Network formation: Neighborhood structures, establishment costs, and distributed learning

Georgios C. Chasparis, Jeff S. Shamma

Research output: Contribution to journalArticlepeer-review

6 Scopus citations

Abstract

We consider the problem of network formation in a distributed fashion. Network formation is modeled as a strategic-form game, where agents represent nodes that form and sever unidirectional links with other nodes and derive utilities from these links. Furthermore, agents can form links only with a limited set of neighbors. Agents trade off the benefit from links, which is determined by a distance-dependent reward function, and the cost of maintaining links. When each agent acts independently, trying to maximize its own utility function, we can characterize 'stable' networks through the notion of Nash equilibrium. In fact, the introduced reward and cost functions lead to Nash equilibria (networks), which exhibit several desirable properties such as connectivity, bounded-hop diameter, and efficiency (i.e., minimum number of links). Since Nash networks may not necessarily be efficient, we also explore the possibility of 'shaping' the set of Nash networks through the introduction of state-based utility functions. Such utility functions may represent dynamic phenomena such as establishment costs (either positive or negative). Finally, we show how Nash networks can be the outcome of a distributed learning process. In particular, we extend previous learning processes to so-called 'state-based' weakly acyclic games, and we show that the proposed network formation games belong to this class of games.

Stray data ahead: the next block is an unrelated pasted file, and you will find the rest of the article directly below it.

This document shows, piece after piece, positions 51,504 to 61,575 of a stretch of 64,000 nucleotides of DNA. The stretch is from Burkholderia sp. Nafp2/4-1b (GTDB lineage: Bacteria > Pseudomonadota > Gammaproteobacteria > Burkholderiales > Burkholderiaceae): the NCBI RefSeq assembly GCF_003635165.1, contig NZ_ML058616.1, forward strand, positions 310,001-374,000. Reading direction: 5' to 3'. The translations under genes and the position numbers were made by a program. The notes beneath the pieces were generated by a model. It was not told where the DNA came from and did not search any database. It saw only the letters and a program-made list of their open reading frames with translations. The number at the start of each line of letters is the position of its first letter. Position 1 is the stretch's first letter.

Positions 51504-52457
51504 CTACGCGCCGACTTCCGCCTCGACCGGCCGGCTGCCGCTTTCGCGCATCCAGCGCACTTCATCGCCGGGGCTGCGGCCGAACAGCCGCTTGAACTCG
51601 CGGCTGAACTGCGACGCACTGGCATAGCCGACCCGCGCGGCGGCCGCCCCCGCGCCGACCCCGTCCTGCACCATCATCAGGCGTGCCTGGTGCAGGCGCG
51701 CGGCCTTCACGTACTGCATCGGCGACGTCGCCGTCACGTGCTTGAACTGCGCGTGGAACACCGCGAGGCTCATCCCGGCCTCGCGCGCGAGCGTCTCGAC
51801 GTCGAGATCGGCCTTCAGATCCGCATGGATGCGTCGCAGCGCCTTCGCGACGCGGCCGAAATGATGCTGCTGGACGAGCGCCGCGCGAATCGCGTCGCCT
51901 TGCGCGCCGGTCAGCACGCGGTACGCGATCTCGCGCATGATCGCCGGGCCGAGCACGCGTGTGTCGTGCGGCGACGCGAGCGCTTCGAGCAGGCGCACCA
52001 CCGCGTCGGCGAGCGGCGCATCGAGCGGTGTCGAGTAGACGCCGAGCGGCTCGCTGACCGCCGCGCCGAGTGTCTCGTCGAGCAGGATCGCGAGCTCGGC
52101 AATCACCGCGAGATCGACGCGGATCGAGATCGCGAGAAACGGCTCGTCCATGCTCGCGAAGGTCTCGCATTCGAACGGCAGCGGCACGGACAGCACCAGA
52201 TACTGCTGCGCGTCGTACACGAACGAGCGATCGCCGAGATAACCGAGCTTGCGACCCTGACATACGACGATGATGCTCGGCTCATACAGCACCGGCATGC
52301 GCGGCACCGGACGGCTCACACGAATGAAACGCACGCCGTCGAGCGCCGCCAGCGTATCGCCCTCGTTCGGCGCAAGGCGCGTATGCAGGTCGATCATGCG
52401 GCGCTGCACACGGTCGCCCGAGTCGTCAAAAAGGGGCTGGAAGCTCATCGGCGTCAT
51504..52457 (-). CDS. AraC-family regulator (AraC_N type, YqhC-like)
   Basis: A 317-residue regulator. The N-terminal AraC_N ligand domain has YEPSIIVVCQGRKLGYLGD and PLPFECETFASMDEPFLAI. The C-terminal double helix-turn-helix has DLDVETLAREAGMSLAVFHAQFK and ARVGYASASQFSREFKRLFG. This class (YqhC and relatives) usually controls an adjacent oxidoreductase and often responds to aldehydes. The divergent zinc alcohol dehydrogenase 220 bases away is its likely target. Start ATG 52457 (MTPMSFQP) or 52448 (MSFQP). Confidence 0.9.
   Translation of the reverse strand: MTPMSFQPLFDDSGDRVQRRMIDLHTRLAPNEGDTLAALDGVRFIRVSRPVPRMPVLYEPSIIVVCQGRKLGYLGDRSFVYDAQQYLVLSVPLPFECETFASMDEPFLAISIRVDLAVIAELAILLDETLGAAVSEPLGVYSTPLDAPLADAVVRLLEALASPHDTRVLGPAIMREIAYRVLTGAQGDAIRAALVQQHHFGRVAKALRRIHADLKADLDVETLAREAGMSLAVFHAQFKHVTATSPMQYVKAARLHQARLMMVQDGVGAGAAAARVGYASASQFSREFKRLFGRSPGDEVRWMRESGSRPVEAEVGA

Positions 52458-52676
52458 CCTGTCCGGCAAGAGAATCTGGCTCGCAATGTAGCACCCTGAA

Original languageEnglish (US)
Article number6425448
Pages (from-to)1950-1962
Number of pages13
JournalIEEE Transactions on Cybernetics
Volume43
Issue number6
DOIs
StatePublished - Dec 1 2013

Keywords

  • Ad hoc networks
  • Distributed algorithms
  • Distributed network formation
  • Game theory
  • Learning automata
  • Wireless networks

ASJC Scopus subject areas

  • Control and Systems Engineering
  • Software
  • Information Systems
  • Human-Computer Interaction
  • Computer Science Applications
  • Electrical and Electronic Engineering

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